I won't be posting new problems for a couple of weeks. This one is nice:
Suppose and is a function (see here for the definition) and for all Show that is a polynomial of degree at most
if we assume that f(x) is a polynomial of the degree n-1,
we get,
If f(x) has the degree n-2,
then the (n-1)th derivative of f becomes zero.
The same holds for all degrees <(or equal to) (n-1)
hence, the given product always becomes vanishes.
However, if we now start making the degrees > (n-1)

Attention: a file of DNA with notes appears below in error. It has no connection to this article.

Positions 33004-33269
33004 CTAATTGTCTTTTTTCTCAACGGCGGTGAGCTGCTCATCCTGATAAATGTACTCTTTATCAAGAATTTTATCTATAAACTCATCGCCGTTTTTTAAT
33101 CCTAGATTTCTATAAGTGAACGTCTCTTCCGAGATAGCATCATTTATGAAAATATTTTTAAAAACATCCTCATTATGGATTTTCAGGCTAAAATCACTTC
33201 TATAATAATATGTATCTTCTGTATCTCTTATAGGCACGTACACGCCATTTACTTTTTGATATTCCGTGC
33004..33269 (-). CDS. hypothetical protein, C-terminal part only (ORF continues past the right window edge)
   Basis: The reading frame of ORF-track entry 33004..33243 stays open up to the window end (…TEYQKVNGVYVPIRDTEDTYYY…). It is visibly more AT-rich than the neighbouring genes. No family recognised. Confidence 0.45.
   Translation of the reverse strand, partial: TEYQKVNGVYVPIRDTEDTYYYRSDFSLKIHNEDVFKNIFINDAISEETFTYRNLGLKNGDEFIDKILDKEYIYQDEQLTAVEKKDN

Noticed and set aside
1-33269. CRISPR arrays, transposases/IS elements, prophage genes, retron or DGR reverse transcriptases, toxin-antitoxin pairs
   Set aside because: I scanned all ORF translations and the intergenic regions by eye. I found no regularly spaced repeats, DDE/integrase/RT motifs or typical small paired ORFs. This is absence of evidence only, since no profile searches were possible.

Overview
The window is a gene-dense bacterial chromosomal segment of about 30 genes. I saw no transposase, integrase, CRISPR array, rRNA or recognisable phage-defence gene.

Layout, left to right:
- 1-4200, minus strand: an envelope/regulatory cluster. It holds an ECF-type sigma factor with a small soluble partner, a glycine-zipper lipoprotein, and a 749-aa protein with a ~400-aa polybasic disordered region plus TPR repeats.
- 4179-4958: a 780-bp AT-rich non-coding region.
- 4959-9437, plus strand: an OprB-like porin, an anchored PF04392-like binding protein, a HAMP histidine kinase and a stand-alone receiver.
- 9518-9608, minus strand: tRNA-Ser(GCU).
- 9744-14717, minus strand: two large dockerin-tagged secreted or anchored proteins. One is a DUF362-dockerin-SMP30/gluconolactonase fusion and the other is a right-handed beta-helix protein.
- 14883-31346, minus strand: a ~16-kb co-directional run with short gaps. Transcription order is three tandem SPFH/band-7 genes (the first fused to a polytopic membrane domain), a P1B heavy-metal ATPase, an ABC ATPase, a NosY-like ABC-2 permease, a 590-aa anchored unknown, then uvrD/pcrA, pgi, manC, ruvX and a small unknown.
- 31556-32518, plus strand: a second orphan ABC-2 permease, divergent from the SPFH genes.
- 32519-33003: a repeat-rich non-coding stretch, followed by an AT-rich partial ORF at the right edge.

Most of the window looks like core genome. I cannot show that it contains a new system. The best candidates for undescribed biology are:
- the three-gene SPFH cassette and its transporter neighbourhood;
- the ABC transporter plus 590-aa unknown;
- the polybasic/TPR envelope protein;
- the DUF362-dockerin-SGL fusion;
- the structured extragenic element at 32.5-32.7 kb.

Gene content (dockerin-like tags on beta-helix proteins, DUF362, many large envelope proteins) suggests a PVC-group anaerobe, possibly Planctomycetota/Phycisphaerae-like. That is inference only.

Lets assume that the function is a polynomial of degree n.
I'll take the simplest case here. assuming
Then, the nth derivative of the function:
And all the other derivatives would be of the form:
it follows that
that none of the derivatives will now be zero hence, the product cannot be zero.